ELEANOR HALL: Conservationists are calling for an overhaul of the body that's meant to protect the Great Barrier Reef.
The Great Barrier Reef Marine Park Authority approved a plan to dump dredge spoil inside the marine park in January.
But a former director of the authority has told the ABC's Four Corners program that the majority of the authority's scientists opposed this, and conservationists are now calling for that approval to be revoked.
Maria Hatzakis reports.
MARIA HATZAKIS: Internal documents obtained by the ABC's Four Corners program have revealed deep divisions between scientists and bureaucrats behind a decision, to dump 3 million cubic metres of dredge spoil inside the marine park, in north Queensland, to expand the Abbot Point coal terminal.
A former director of the Great Barrier Reef Marine Park Authority Jon Day resigned last month after 20 years with the authority.
He's told the Four Corners program, the body recommended allowing the dumping, despite opposition from most of its own scientists.
Richard Leck from the World Wildlife Fund say the authority should now be overhauled.
RICHARD LECK: Australia's best marine scientists, including the godfather of marine scientists in Australia, are all saying the worst thing that can happen to the Great Barrier Reef at this point, is to allow millions of tonnes of dredge spoil to be dumped in its waters.
The Great Barrier Reef Marine Park Authority needs to be a stronger, more independent body that will act as a champion for the Great Barrier Reef.
MARIA HATZAKIS: Mr Leck also wants the decision to allow the dumping revoked.
RICHARD LECK: A bad decision has been made.
That decision needs to be reversed, and the structure of the marine park authority needs to change to be stronger and more independent so we don't have decisions like these happen in the future.
MARIA HATZAKIS: But Michael Roche from the Queensland Resources Council has questioned Jon Day's expertise.
MICHAEL ROCHE: Jon Day is a highly experienced professional working in different areas to do with the Great Barrier Reef Marine Park Authority. What Jon Day is not, is an expert on port development, dredging or project assessments.
MARIA HATZAKIS: The program also quoted numerous scientists who share Jon Day's view, what's your response to that?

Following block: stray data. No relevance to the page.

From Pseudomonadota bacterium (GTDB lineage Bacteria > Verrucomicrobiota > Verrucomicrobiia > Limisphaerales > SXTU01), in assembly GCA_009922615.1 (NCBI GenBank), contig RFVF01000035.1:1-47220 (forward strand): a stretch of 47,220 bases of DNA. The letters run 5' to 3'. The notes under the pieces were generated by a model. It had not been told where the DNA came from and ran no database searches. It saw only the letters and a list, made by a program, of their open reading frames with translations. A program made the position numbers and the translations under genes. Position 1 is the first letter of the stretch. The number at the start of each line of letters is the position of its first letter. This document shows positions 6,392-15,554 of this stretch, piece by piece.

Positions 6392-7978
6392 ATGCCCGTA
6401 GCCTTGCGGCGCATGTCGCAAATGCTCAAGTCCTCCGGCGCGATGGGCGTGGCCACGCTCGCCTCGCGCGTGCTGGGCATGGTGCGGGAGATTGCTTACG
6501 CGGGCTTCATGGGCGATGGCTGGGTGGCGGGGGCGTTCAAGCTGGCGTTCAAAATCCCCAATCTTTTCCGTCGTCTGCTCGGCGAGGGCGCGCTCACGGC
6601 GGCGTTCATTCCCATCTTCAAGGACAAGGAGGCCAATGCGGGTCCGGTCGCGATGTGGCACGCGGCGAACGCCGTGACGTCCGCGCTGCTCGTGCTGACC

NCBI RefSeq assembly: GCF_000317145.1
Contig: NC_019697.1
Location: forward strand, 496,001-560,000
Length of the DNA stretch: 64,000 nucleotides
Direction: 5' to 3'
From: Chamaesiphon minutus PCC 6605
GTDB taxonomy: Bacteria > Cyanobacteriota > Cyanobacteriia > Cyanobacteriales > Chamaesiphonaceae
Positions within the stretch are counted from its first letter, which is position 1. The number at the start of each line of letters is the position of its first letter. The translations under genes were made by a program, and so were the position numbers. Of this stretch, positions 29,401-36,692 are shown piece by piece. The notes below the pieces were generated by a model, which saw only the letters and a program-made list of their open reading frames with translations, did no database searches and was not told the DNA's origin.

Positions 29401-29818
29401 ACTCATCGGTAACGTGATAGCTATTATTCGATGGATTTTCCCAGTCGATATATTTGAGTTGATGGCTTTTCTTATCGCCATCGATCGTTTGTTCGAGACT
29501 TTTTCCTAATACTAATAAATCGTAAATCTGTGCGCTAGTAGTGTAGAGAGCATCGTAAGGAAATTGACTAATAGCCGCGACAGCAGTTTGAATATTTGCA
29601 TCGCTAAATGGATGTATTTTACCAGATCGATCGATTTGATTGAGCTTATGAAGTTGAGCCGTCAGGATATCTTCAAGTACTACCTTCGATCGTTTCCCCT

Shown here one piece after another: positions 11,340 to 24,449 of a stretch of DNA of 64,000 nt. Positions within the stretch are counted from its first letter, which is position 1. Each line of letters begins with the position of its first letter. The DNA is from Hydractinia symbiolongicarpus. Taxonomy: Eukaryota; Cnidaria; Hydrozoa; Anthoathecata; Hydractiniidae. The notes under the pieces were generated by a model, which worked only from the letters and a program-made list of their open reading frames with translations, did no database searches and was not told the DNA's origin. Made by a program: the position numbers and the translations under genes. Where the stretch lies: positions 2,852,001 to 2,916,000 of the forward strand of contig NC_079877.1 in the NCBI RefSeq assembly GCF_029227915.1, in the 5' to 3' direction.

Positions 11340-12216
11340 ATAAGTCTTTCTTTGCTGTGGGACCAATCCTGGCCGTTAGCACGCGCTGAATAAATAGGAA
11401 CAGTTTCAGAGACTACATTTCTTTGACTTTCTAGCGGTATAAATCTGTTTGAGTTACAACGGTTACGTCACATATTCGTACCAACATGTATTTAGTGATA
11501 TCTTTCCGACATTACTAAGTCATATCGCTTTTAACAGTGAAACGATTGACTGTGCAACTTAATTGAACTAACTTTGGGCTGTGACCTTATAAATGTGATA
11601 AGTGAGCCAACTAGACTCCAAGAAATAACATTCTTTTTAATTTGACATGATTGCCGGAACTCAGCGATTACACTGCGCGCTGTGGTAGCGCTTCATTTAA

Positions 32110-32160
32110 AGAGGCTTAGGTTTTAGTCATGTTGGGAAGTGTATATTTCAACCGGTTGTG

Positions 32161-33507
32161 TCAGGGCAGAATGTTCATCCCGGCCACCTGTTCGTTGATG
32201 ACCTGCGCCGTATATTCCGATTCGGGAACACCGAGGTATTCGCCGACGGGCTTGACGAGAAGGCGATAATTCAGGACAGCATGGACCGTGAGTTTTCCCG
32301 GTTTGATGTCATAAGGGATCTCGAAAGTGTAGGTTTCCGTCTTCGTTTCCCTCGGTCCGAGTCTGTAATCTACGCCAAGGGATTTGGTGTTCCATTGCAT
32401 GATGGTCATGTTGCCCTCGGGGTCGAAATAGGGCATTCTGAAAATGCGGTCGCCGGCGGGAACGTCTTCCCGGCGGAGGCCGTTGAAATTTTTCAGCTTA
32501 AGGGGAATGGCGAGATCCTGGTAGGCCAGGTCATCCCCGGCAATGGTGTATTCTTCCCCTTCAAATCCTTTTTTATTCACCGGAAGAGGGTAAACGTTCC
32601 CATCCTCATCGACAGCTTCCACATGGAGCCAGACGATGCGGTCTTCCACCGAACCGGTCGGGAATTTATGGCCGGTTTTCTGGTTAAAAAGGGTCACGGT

MICHAEL ROCHE: What the scientists didn't have before them was all the facts, all the evidence, before the decision makers in the authority. And again, what the authority did was look at all that information, asked the question, yes there are risks here, can these risks be managed by applying conditions?
They applied 47 conditions to manage the risks.
MARIA HATZAKIS: Mr Roche is standing by the authority.
MICHAEL ROCHE: At the end of the day, we can't bring the Australian economy to a halt.
If we listen just to the scientists, that's what we'd be doing.
What we have to do is look at the risks involved with any development project and judge whether or not we can manage the risks, that's what we pay the Great Barrier Marine Park Authority and other regulators to do.
MARIA HATZAKIS: But Greens Senator Larissa Waters says the Federal Government must heed the growing scientific outcry about the dumping.
LARISSA WATERS: Successive governments have let the reef be dredged, dumped upon, used like a shipping super highway, rather than properly protected and looked after.
The approval of the Abbott Point dredging and dumping needs to be revoked. If we are to salvage the future of the Great Barrier Reef, there's no other course of action.
MARIA HATZAKIS: She's also called on the Federal Environment Minister Greg Hunt to stand down.
LARISSA WATERS: He has presided over the approval of the world's largest coal port in the Great Barrier Reef and he has ticked off on the biggest coal mine in the Southern Hemisphere which will threaten the reef from climate change and also from the dredging and offshore dumping.
So Minister Hunt needs to stand down; he's not an Environment Minister; he's a coal minister if nothing else.